Well, in order to buy a new home, you probably need to sell your current home. The person wanting to buy your current home may need to sell their home first. Meanwhile, the home you want to buy might not become available until the house the current owners want to move into is available. The chain could involve two people, it can involve 20 people. There are of course some situations which don't involve a chain, such as maybe where somebody is selling a house because they are moving in with a new partner who already has a home, or because the previous owner has passed away, and the person buying the house is a first time buyer, fresh from living with their parents or from living in rented accommodation. These are the lucky exceptions.
The longer the chain, the longer the process and usually the more stressful it becomes. This is because everybody in the chain must be ready to move at the same time. This means that everybody has to have their finances in place, have all the searches completed and is ready to go. So you can be all prepared and ready to move, but if somebody lower down the chain is not ready then you cannot and do not move.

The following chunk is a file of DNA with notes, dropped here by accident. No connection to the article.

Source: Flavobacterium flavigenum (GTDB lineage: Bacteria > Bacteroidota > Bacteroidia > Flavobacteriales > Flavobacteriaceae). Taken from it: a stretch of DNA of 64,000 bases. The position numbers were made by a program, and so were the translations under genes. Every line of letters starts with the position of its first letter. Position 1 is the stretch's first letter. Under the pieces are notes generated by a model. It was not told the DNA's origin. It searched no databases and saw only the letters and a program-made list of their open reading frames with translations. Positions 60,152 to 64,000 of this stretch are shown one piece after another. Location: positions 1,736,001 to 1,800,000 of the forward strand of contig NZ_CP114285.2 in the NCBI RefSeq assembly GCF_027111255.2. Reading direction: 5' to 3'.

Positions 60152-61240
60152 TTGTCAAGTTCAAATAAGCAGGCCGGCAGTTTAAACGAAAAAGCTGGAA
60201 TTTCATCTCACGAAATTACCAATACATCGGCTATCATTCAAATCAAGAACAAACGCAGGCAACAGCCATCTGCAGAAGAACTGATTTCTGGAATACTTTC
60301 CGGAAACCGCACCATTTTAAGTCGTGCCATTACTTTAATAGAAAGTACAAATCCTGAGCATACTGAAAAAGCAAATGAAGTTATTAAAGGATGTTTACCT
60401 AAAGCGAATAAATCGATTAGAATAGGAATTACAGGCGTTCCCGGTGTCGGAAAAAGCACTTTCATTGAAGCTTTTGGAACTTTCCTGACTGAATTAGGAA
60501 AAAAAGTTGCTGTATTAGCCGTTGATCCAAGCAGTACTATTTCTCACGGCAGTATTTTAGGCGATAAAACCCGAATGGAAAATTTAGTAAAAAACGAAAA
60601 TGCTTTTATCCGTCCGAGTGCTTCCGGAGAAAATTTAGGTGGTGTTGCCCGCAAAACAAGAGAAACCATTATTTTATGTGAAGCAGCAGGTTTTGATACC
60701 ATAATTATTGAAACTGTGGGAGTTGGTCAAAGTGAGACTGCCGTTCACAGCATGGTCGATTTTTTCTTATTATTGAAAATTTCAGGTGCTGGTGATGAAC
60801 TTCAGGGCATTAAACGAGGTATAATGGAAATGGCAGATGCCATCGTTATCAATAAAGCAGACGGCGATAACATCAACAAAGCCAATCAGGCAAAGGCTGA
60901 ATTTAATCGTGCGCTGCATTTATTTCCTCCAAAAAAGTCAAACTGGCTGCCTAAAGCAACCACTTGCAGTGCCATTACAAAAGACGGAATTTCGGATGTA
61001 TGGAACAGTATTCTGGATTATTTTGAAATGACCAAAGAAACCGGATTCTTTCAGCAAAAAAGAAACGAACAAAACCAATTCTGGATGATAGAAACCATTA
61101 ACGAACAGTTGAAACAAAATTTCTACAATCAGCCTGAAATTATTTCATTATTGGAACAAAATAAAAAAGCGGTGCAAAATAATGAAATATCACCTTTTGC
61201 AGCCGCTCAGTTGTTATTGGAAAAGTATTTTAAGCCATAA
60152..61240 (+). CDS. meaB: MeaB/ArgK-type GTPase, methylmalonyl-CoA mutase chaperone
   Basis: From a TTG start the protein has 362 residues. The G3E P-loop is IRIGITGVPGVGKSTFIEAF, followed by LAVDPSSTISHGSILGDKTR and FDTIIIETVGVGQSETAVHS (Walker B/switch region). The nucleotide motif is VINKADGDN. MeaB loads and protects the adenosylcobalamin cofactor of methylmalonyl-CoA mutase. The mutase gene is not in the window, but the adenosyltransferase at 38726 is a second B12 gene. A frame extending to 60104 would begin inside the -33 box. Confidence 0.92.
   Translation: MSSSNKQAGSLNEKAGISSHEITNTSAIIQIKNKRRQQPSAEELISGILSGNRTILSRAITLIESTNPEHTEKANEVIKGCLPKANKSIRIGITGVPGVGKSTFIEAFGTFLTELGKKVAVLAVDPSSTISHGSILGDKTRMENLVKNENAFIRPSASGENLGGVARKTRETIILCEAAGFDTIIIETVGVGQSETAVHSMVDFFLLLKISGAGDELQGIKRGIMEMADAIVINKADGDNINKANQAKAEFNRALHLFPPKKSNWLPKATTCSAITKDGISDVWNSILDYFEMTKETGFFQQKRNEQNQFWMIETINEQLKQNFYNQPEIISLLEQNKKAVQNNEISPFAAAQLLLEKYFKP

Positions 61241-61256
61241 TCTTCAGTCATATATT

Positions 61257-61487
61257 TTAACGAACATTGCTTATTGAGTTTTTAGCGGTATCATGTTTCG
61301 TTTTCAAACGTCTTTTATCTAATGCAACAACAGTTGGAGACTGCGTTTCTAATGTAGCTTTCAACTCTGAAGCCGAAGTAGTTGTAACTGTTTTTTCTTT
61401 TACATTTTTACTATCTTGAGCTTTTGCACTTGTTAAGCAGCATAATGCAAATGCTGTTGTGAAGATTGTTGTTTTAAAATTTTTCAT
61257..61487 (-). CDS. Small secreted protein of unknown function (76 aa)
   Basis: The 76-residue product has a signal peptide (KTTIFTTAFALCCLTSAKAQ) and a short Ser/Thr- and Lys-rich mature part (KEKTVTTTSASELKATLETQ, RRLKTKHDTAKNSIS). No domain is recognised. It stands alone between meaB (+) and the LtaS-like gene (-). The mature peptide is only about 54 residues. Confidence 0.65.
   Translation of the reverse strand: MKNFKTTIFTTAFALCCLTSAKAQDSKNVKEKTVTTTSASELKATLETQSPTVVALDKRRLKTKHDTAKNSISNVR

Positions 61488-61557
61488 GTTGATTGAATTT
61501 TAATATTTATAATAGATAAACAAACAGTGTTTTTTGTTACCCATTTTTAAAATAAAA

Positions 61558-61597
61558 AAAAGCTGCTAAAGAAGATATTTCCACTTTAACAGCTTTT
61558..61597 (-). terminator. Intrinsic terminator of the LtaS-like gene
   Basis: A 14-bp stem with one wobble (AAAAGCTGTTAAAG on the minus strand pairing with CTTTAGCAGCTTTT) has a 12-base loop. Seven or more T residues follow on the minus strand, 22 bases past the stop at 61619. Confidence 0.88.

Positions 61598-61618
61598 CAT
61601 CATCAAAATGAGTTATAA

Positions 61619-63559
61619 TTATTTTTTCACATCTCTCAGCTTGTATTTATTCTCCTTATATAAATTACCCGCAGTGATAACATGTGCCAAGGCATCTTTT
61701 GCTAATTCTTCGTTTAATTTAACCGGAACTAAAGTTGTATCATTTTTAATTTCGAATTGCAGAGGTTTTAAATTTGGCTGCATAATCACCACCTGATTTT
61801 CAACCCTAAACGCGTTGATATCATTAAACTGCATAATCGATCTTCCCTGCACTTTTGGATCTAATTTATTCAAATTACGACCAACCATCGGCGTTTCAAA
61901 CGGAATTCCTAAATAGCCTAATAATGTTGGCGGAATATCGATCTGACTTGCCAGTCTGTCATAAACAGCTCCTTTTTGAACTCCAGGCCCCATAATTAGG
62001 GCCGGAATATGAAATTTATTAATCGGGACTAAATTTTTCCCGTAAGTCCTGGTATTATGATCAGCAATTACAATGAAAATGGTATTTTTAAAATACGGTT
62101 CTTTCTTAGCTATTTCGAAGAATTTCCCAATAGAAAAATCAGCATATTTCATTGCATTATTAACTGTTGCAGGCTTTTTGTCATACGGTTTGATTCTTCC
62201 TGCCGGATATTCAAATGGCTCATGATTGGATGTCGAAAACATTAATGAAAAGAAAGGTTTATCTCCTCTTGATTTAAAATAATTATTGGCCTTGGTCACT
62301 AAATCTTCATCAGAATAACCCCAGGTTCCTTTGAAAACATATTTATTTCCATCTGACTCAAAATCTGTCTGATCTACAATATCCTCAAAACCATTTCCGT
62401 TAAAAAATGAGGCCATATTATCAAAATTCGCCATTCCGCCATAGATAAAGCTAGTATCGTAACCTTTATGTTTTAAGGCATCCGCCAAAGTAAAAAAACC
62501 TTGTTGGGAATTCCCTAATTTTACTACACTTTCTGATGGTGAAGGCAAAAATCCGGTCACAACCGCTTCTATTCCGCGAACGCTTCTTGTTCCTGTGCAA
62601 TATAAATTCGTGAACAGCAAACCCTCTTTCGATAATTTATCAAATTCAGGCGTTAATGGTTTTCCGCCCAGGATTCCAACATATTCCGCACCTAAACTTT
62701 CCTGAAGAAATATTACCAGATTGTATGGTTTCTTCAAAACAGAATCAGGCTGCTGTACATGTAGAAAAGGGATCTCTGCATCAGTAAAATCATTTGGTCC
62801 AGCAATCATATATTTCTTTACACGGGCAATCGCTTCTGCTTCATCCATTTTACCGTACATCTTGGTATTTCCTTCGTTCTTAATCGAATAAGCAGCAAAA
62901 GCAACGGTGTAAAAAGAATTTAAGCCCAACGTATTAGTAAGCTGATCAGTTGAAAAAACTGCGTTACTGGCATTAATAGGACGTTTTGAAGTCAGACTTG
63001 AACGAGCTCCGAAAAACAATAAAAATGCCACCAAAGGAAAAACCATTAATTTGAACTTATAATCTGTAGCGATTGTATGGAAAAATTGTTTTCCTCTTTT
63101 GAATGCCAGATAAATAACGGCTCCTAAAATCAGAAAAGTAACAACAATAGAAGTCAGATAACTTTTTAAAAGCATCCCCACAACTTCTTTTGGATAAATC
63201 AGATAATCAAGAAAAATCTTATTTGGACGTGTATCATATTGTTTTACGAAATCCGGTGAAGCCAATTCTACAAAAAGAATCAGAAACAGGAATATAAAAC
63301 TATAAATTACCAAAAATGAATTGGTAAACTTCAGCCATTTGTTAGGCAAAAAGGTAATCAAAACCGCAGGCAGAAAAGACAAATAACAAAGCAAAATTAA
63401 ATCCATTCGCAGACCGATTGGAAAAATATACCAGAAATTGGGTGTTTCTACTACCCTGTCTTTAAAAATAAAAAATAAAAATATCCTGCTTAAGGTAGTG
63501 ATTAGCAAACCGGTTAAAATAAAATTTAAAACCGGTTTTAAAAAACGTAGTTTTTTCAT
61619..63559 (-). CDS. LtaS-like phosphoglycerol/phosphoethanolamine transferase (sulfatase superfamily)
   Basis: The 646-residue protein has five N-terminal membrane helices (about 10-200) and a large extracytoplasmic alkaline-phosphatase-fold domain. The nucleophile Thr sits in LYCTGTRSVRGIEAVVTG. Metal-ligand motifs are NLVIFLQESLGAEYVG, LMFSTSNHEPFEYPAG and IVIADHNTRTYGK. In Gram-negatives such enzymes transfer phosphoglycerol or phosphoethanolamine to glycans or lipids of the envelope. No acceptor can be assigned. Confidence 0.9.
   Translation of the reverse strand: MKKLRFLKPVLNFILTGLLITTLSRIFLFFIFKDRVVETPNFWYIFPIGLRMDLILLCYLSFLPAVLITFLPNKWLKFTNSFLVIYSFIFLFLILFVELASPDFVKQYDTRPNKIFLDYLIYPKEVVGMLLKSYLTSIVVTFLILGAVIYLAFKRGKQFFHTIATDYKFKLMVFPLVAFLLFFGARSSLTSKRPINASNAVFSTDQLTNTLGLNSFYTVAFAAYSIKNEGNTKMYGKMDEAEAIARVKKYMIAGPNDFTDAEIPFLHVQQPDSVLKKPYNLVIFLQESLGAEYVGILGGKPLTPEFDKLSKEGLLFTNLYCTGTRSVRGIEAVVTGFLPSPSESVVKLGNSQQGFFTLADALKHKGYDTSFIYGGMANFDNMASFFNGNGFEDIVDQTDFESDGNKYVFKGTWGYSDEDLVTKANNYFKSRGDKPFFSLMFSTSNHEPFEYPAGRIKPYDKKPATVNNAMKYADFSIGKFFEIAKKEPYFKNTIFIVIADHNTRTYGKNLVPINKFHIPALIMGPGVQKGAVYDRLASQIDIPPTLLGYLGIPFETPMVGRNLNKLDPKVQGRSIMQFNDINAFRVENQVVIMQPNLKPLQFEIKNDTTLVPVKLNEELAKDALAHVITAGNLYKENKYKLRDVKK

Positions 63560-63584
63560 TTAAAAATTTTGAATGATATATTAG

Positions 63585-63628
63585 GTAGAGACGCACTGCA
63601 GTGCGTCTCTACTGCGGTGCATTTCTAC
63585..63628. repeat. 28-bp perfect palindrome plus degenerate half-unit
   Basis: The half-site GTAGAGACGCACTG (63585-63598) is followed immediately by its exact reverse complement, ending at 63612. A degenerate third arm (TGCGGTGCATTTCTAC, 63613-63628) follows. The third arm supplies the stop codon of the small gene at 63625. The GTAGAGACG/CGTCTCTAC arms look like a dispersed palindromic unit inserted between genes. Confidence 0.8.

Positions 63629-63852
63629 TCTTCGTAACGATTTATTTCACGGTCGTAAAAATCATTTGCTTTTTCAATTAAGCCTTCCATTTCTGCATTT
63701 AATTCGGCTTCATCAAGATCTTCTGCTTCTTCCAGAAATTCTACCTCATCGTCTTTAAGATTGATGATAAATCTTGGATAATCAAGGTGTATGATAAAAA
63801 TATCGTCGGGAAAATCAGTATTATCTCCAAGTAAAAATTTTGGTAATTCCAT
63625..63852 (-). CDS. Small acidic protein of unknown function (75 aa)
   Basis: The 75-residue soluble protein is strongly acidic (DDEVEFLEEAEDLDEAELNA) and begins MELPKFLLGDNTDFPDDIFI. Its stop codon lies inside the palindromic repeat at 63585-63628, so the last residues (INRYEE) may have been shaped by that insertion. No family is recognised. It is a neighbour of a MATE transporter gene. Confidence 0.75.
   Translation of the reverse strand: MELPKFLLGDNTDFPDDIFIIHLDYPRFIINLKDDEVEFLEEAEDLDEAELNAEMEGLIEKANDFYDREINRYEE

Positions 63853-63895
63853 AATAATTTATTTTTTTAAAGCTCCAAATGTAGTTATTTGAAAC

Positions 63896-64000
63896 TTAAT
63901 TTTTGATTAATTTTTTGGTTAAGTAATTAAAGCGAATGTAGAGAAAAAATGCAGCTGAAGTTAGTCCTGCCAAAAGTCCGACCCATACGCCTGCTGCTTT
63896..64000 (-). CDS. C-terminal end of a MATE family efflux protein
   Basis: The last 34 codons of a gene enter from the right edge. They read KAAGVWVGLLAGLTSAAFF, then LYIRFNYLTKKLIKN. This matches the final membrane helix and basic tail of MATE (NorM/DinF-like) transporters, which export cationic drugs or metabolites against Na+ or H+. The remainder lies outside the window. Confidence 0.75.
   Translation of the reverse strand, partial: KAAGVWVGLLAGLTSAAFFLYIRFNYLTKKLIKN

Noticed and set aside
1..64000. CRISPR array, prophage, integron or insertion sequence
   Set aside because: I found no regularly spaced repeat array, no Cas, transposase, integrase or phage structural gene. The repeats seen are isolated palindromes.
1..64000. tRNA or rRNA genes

Why do chains fall apart?
On average, one in three property chains fall apart. What causes this? Well, sometimes people in the chain are ready to go and then all of a sudden they are not ready.
They could be ready to move house, have the mortgage in place, and then the rumour spreads at their place of employment that there are going to be redundancies. People then start worrying about their jobs and wondering whether now is the right time to move. They ask themselves if they will be able to afford the mortgage if they are out of work for a while, and so want to slow down the process over the period of uncertainty until they know what the outcome is at work. Of course, if the redundancies turn out to be true, then they might pull out altogether, thus collapsing the chain.